Your landlord must also keep the equipment for the supply of gas, electricity, heating, water and sanitation in good repair. Your landlord may have extra responsibilities to repair depending on what your tenancy agreement says.
You are responsible for looking after the property. This might include unblocking a sink or changing a fuse when necessary. You may also have other responsibilities depending on what your tenancy agreement says.
Your landlord must have a valid gas safety certificate for any gas appliances in the property. Any furniture provided should be fire resistant.
If your accommodation needs repairs inform your landlord or agent. If the repairs are your landlord’s responsibility and are not done there may be ways you can force your landlord to carry out the work.
Find out more about repairs here.
Passing your tenancy on to someone else
You have no rights to sublet or pass on your accommodation unless this is specifically set out in your agreement. If you attempt to pass your accommodation to someone else under any other circumstances your landlord can evict you and the person you attempt to pass the tenancy on to.
Your tenancy or license will continue until it is ended by you or your landlord.
This can happen by:
A ‘surrender’ means that you and your landlord both agree to end the agreement. If a surrender is agreed it’s always best to put it in writing, including any conditions, so everyone knows where they stand. If you have a joint tenancy or license then all the occupiers and the landlord must agree to the surrender. Get your landlord’s agreement in writing if possible to avoid problems later.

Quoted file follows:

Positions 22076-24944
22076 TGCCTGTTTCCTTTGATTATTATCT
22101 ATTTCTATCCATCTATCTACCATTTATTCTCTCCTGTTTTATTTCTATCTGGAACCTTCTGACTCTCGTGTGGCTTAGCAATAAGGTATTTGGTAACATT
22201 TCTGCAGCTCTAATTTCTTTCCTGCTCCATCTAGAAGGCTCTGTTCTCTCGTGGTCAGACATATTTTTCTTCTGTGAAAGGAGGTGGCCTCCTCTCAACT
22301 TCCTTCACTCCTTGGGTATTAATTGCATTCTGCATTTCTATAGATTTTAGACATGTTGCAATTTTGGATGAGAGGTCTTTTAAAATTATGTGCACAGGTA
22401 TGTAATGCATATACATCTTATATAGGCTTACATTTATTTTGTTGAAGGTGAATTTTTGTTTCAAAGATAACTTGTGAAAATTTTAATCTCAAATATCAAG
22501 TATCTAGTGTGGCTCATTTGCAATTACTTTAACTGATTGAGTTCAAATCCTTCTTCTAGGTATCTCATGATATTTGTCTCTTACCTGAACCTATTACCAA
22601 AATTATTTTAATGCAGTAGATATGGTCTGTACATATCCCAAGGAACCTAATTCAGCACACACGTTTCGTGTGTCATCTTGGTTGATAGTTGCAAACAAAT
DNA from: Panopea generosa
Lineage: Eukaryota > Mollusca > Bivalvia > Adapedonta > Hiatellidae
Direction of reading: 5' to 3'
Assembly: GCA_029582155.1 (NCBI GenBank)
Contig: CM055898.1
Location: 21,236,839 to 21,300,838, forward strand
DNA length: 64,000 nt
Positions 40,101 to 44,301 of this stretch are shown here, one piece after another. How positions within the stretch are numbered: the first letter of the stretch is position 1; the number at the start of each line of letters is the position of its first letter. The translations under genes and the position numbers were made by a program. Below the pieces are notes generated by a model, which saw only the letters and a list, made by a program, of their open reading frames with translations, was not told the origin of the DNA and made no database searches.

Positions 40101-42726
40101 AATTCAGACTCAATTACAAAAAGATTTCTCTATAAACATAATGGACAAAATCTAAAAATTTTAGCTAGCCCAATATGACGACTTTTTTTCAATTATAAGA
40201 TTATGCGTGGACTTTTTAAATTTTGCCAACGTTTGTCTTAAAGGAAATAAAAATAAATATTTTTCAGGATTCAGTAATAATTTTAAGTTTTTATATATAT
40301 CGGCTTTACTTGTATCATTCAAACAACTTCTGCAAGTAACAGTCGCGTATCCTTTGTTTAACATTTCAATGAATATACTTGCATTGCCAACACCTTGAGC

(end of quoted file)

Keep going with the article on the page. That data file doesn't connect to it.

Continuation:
You give notice to end the agreement
If you have a periodic agreement you have to give whatever notice is specified in your agreement, but must not be less that 4 weeks’ notice. The notice should end on the first or last day of the rental period, unless your tenancy agreement says otherwise. For example, if you pay rent monthly and the agreement started on the 5th of the month, you can give the landlord 1 months’ notice which ends on the 4th or the 5th. Check with an adviser if you are unsure. Once the notice ends you no longer have any right to live in your home.
If you have a fixed term agreement you will only be able to give notice during the fixed term if your agreement allows. The length of notice you have to give depends on what your agreement says. It is also possible to leave on the day your fixed term ends without giving any notice.
Your landlord evicts you
Your landlord can evict you by giving you the notice is specified in your agreement, but this must not be less that 4 weeks’ notice. The notice should be in writing and in the form of a ‘notice to quit’.
Protection from eviction
To evict you your landlord needs to then get a possession order from the courts. They do not need to provide a reason for the eviction to the courts.
If your landlord tries to evict you without getting a court order it may be a criminal offence. Your local council should help if you have been illegally evicted or harassed by your landlord.